Again, if mysticism is the wisdom which comes from divine love, can we not see Jesus as the mystic par excellence? Because love for his father was the dominating passion of his life" 'Abba, Father!'. And the whole Gospel relates the drama of how Jesus loved the Father, how he was loved by the Father and how he offered himself for the world, praying for his disciples 'that the love with which thou has loved me may be in them, and I in them' (John 17:26) (pages 49-50)

These are remarkable chapters ["those mystical chapters in the Fourth Gospel"]. If we read them again and again we may find in ourselves that consciousness which is at the same time differentiated and undifferentiated, the consciousness which grasps unity and diversity at the same time. for Jesus prays "that they may be one; even as thou, Father, art in me, and I in thee, that they also may be in us' (John 17:21). They are to be one, perfectly one, as Jesus is one with the Father. And yet they are not one, for the Father and Son are different persons. I myself believe that this experience of unity in diversity and diversity in unity is the core of the Christian mystical experience. And it can only be attained through love. (page 50)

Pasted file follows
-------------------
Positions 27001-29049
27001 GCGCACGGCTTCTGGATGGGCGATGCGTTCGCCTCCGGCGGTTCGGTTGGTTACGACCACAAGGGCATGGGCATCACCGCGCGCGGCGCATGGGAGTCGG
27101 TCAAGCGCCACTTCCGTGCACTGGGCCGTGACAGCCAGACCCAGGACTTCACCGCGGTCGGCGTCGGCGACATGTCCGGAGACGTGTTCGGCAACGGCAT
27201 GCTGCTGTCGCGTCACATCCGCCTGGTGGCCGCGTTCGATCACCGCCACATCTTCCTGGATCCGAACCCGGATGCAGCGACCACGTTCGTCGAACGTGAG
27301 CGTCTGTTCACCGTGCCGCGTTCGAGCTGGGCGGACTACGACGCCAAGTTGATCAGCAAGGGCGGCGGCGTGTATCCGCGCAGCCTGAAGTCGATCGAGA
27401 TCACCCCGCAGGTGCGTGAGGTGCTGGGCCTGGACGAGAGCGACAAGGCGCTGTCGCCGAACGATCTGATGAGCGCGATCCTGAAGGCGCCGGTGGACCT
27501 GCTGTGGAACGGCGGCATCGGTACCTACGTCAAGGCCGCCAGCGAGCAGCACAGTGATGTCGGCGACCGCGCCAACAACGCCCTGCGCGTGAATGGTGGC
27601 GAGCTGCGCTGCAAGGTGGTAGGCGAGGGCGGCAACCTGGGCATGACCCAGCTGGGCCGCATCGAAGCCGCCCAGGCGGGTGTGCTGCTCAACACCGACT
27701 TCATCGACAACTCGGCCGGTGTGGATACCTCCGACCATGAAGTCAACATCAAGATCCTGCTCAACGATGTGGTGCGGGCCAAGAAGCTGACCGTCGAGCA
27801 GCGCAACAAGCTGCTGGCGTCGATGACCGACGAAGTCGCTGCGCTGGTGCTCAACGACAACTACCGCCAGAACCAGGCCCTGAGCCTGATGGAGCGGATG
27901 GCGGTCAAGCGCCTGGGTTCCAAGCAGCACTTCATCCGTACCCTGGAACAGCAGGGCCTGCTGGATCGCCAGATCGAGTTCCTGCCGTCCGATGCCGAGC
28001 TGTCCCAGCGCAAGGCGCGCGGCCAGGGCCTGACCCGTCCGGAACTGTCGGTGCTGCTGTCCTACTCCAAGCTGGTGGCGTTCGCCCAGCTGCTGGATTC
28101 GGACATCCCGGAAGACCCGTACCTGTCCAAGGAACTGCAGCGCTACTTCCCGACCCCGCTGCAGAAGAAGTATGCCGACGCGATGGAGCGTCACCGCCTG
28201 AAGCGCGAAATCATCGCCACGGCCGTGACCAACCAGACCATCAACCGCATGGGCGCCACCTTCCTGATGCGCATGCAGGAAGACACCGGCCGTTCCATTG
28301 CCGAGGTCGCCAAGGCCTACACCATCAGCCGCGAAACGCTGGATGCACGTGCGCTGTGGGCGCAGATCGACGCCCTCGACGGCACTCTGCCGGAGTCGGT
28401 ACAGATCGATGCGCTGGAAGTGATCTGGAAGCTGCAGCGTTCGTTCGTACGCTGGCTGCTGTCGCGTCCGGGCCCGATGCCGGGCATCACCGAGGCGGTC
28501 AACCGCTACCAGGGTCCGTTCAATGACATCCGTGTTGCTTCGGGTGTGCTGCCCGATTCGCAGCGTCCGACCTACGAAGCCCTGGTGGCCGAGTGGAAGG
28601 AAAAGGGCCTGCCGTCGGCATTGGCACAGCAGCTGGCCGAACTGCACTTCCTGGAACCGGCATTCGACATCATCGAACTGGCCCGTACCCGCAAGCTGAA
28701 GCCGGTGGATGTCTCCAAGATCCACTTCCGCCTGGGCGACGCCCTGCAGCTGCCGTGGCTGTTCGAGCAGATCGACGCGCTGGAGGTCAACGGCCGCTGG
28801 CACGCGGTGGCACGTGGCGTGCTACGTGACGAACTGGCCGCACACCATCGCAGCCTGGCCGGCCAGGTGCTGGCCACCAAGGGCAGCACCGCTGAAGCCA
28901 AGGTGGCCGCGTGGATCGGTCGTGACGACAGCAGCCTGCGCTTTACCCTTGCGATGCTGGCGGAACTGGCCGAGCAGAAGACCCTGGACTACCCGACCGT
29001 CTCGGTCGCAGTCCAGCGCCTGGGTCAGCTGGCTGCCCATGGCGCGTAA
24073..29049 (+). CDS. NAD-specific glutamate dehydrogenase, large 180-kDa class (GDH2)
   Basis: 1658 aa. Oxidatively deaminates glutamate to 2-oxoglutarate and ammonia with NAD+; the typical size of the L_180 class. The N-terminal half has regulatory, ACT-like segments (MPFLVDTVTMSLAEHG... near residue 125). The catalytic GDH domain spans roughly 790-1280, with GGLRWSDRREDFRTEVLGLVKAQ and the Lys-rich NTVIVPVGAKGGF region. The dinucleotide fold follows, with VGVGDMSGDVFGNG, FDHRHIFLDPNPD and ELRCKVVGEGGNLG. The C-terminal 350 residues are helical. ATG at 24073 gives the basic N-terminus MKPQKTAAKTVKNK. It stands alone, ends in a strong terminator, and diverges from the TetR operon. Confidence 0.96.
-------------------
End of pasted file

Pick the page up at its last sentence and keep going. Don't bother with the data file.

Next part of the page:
My contention will be that the mystical experience is, and has to be, at the very core of authentic theology. So it was in antiquity when theology was, in the wise words of Anselm of Canterbury, 'faith searching for understanding' (fides quaerens intellectum). The great theologians of primitive Christianity (That is to say, those who built Western civilization and whose works are vibrantly alive today) were men of faith, living faith, mystical faith. While their outer eyes pored over tomes and manuscripts and sacred books, their inner eye 'beheld his glory, glory as of the only Son from the father' (John 1:14). In other words they were deeply enlightened people; and they tried to express inadequately and imperfectly as they well knew the wisdom they perceived with the inner eye. They knew, of course, that this vision could never be satisfactorily expressed in words; yet they did their best. As for Thomas, that wise and enlightened man, he finally protested that all his writings sere as straw compared with the vision he perceived with the eye of love. (page 53)